The Starship Has Landed

Patricia Sherlock

A recent Washington Post article highlighted George Mason University’s new program where Starship Technologies installed robots on the campus to deliver food to students. The article mentioned how successful the robots were in driving students to eat breakfast, a meal that is usually skipped 88% of the time by undergraduates. In my view, the most interesting part of the story was that the university was surprised how quickly the service was adopted by students.

One of the reasons for the program’s success was that students were already familiar with using phone apps to access food delivery services. Not only did the program improve the students’ breakfast consumption, but it increased the school’s profits on food sales. Everyone involved benefited. I think there is an important lesson here for mortgage bankers.

Last week, there were many stories from the MBA’s Tech conference centering on how technology is not delivering a positive return on investment for mortgage companies. Chart after chart showed how the cost to originate has skyrocketed since the Great Recession, causing the industry to become less profitable. One of the main discussion points was that the investment of millions of dollars for technological improvements has not produced a significant decrease in origination costs. As a result, many executives feel they have been sold a bill of goods by technology companies.

Another storyline from the conference was that newer technology was difficult to integrate with older legacy systems and how that has led to an epic failure to decrease closing time. All of these comments are certainly relevant based on my conversations with mortgage executives, but I think companies are focused on the wrong thing.

Too often, success of technological investments is only viewed in terms of reduction of a lender’s costs, and not in how it makes the loan process easier for the borrower. The real issue for the mortgage industry is how do we make the home-buying experience as convenient as George Mason University made eating breakfast for students? If a university was willing to think outside the box, couldn’t lenders do the same thing? Maybe it is time to broaden our justification for technology to encompass how it can create a more proactive customer experience by saving borrowers time and effort.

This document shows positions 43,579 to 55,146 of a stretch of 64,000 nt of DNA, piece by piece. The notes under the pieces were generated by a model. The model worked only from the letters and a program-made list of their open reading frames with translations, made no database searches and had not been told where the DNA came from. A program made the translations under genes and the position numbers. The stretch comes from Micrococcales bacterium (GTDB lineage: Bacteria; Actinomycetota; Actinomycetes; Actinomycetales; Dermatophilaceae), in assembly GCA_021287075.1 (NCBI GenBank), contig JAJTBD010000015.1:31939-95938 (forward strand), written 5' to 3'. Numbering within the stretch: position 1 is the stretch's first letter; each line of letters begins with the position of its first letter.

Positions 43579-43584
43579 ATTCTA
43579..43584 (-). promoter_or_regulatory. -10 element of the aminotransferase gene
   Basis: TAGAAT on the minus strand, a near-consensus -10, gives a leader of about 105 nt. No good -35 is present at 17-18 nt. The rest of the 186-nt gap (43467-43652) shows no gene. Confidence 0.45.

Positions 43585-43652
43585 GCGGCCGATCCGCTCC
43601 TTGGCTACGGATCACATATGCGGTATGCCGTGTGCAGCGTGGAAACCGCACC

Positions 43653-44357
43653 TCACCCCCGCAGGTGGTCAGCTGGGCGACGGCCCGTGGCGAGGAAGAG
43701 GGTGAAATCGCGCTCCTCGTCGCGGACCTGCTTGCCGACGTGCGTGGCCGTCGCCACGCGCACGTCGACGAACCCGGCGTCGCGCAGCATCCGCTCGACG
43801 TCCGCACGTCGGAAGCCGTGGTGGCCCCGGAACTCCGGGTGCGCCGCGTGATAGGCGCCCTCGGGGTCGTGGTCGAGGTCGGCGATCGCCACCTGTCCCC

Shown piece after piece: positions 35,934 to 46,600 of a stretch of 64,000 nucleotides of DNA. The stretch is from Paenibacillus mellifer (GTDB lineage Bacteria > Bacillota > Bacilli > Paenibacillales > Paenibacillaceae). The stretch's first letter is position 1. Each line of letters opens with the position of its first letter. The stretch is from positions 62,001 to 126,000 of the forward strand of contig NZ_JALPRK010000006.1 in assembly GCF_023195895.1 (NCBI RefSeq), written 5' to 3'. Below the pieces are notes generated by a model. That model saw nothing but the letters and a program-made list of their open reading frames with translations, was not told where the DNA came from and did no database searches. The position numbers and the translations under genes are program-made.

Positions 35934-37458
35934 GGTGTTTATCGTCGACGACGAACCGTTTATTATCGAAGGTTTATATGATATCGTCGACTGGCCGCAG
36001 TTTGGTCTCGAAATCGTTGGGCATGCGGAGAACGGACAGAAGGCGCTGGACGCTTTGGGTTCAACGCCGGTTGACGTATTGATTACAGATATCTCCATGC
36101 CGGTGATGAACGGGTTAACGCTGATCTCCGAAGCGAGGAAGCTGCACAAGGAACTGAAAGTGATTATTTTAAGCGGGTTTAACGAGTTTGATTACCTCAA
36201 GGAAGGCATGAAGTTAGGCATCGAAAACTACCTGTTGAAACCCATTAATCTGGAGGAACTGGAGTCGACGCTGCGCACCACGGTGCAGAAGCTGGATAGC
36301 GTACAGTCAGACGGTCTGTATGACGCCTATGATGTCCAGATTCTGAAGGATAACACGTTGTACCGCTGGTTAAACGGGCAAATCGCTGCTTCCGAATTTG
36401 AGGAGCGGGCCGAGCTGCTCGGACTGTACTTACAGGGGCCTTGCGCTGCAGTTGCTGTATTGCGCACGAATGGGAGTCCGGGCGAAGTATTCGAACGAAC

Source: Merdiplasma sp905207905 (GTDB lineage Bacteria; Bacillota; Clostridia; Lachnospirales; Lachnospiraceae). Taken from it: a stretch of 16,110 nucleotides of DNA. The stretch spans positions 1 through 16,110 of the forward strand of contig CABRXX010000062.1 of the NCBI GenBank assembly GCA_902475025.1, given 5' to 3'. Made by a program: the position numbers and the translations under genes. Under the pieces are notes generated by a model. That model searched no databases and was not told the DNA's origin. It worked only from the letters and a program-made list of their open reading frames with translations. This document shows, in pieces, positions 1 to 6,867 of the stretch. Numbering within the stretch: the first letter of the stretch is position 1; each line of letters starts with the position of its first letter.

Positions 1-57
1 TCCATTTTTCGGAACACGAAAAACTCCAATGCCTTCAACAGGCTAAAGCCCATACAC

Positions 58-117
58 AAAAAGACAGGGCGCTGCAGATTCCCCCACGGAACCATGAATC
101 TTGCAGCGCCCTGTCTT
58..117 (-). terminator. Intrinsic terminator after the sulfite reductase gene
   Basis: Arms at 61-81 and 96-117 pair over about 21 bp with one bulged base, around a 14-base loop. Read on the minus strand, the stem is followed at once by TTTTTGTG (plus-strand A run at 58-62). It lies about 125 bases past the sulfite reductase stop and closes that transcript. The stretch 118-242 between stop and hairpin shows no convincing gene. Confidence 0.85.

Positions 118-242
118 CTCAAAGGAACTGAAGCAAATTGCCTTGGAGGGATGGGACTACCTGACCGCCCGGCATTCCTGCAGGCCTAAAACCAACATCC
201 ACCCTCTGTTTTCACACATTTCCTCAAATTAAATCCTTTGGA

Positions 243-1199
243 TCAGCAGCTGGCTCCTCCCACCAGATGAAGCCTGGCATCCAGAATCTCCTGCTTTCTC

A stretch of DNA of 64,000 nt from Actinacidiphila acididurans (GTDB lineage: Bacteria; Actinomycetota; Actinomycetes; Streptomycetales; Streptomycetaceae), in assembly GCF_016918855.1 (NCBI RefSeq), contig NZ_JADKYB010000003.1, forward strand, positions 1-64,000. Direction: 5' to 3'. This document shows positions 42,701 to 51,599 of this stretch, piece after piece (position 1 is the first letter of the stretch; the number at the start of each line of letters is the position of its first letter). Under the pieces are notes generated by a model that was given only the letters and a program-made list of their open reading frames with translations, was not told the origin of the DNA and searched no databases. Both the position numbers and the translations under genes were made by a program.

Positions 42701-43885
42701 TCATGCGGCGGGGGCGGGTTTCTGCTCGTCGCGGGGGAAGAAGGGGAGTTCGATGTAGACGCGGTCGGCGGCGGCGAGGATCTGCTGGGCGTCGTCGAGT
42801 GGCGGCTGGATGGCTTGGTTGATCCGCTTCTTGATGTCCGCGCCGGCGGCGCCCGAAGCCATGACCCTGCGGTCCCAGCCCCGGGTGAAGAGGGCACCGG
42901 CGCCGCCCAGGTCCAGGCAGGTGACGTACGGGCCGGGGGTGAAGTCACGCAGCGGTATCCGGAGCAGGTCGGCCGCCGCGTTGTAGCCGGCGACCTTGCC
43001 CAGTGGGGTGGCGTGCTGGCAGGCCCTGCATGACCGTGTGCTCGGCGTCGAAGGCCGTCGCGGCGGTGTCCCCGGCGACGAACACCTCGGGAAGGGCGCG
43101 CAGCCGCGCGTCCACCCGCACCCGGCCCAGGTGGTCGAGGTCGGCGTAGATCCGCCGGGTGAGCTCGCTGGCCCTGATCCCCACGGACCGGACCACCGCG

Rarely do I hear executives talk about what their firms are doing to make the loan process easier for their customers and prospects. In today’s world where there doesn’t seem to be enough time in each day to fit in work and life obligations, convenience and ease of use are important commodities.

Too many originators believe that consumers only care about price. And too many companies talk about their slim profit margins, something they say is beyond their control. In my conversations with originators and managers, I hear these types of comments on a near daily basis. If consumers were only concerned with price, everyone would be driving Kias which is obviously not the case. While price and profit margins are important business issues, so are delivering value and a great customer experience.

Industry leaders such as Apple and Amazon have built their businesses based on being easy to deal with, not necessarily by having a certain price point. What I find interesting is that Amazon and other firms not only make their selling process easy, but they anticipate what consumers may want by using data collection. It is clear that these companies are constantly evaluating and redefining what time and convenience means to their buyers.

In my opinion, our industry gets fixated on one issue. Right now, the hottest topic is reducing our average closing time to less than 45 days. While that is critical, I haven’t heard a lot of conversations about anything else.

I certainly don’t hear lenders talking about whether their originators are capable and knowledgeable when they interact with prospects and borrowers. It certainly seems that technology can speed the process, but it is our interactions with other human beings that drive the customer experience. While processing a home loan isn’t as simple as having breakfast delivered by a robot, it can be made easier than it is now. Companies must revise their thinking by asking “What does the customer value and how can we deliver it to them?”

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